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Topic section: Looking after ourselves
Looking after ourselves
Most of us try to look after ourselves, to balance the stresses of our everyday lives. Many people, asked how they feel, will immediately re
Image: Three bronchitis amulets, English, 1914

These amuletic bracelets, collected by the folklorist Edward Lovett, were sold as a form of protection against bronchitis. Credit: Science Museum/Science & Society Picture Library

fer to the balance of life and their successes or failures in looking after themselves. For example, some people say they are fed up with the noise and dirt of city life and others feel they’ve been putting away too much booze and junk food, or they can’t get around to taking exercise. Often people will confess that they’ve been burning
'modern food is suspected of harbouring new terrors'
the candle at both ends, that they’re putting on weight and stressed out. These six categories of feeling, familiar as they are to us today, also echo ancient ideas about the factors that need to be balanced to ensure good health. They occur in the writings of the influential Greek doctor Claudius Galen, who lived in second-century Rome, and they came to be known by his followers, for technical reasons, as ‘the six non-naturals’ - in the language of the eighteenth century: airs, waters and places; food and drink; motion and rest; sleep and wakefulness; evacuation and retention; and passions of the soul.

It is striking to note how these archaic ideas still resonate with us. They may not be medically current, but they persist in our ideas of wellbeing. For exa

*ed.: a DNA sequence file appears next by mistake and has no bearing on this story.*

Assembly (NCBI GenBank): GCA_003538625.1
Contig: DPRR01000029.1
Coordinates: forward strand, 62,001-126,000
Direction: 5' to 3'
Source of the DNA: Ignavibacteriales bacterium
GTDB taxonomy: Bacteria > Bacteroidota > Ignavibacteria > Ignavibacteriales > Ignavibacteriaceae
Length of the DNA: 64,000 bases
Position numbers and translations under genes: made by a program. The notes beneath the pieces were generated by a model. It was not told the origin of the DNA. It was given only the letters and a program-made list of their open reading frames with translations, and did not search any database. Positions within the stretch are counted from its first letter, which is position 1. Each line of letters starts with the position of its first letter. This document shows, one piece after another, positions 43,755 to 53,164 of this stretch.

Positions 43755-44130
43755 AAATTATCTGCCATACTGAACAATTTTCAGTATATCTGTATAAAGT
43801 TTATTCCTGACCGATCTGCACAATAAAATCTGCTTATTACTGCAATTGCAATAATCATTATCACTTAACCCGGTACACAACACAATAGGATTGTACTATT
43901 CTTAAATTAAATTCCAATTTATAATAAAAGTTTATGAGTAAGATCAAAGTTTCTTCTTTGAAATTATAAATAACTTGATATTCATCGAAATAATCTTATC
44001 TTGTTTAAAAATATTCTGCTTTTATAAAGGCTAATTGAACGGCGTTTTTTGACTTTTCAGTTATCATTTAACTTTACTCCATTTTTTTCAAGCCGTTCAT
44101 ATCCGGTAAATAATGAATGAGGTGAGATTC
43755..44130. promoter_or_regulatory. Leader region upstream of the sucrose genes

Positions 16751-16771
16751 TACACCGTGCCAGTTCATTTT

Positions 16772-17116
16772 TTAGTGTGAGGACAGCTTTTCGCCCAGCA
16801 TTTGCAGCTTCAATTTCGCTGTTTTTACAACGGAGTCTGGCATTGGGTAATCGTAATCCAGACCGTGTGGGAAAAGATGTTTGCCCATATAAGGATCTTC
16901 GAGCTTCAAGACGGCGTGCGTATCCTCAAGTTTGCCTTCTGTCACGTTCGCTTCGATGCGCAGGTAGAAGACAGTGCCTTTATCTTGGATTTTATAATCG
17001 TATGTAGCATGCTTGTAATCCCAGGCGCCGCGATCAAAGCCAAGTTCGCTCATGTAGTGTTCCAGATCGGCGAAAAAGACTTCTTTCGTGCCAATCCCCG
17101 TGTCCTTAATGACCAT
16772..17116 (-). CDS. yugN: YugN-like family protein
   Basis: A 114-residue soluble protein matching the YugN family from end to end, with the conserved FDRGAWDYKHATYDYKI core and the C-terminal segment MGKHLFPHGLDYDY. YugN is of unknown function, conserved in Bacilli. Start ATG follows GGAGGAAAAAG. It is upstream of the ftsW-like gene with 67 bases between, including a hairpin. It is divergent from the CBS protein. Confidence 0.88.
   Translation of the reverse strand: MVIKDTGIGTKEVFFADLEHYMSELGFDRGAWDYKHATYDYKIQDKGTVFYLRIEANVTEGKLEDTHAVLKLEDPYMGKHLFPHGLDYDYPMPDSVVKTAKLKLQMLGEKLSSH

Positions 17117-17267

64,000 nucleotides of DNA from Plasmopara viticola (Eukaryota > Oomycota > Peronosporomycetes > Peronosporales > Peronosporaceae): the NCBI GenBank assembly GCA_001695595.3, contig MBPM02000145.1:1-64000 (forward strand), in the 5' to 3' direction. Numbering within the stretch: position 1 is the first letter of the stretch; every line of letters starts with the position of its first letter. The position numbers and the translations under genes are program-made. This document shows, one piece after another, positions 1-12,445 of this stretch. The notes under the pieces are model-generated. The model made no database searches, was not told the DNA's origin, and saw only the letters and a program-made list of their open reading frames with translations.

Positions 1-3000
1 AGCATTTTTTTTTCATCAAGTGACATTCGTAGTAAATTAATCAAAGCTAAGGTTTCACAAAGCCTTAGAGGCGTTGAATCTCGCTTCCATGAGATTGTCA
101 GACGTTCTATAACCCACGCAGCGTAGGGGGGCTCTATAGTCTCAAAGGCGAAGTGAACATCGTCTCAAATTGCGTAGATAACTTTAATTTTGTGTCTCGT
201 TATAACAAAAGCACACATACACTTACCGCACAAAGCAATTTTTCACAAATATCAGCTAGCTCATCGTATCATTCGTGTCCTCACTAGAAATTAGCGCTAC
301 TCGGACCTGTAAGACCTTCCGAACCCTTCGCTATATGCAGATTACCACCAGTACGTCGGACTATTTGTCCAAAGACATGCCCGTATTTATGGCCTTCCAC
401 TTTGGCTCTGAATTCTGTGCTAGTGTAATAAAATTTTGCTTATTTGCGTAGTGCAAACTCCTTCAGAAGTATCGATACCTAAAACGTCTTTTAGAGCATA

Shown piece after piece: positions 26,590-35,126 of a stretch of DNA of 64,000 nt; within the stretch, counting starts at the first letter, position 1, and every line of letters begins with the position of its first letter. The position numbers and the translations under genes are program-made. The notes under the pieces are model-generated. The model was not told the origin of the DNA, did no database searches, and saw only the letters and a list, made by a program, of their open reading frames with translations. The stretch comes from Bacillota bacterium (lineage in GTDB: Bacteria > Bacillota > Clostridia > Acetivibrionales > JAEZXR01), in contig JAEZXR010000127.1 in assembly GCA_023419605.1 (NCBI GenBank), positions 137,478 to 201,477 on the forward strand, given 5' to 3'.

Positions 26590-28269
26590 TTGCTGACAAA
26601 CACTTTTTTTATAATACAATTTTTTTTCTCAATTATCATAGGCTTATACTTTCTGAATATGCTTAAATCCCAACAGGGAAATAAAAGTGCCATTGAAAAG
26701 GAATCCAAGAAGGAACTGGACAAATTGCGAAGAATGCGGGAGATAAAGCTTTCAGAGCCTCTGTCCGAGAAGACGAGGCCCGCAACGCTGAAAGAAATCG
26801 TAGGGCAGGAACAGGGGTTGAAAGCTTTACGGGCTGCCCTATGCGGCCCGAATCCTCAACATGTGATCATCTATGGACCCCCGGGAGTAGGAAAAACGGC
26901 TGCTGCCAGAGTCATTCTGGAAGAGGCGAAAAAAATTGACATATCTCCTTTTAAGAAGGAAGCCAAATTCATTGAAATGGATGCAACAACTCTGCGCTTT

Image: Large glass bottle containing glass amulets, French, c 1870-1920
Amulets have been used since ancient times to ward off evil spirits and protect their owners against disease.
Credit: Science Museum/Science & Society Picture Library
mple,we may scoff at the idea that the quality of air determines the healthiness of a place, and yet half think that the air of mountain districts, the countryside or the seaside has a salubrious quality absent in the city. Equally, modern food is suspected of harbouring new terrors - trans-fats, E-numbers, excess salt and sugar - to name but a few. But what makes for a healthy diet - fresh ingredients simply cooked - has an enduring appeal that dates back centuries.
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Topic section: Diagnosing ourselves
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Most of us participate in self-diagnosis at some level. In many cases, if we do eventually choose to visit the doctor, we have already decided what is wrong with us.  > more

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Topic section: Treating ourselves
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Many of us opt to take a more ‘holistic’ approach to treatment than modern medicine seems to favour. The use of ‘alternative medicine’ by so many has brought the practice into the mainstream.  > more
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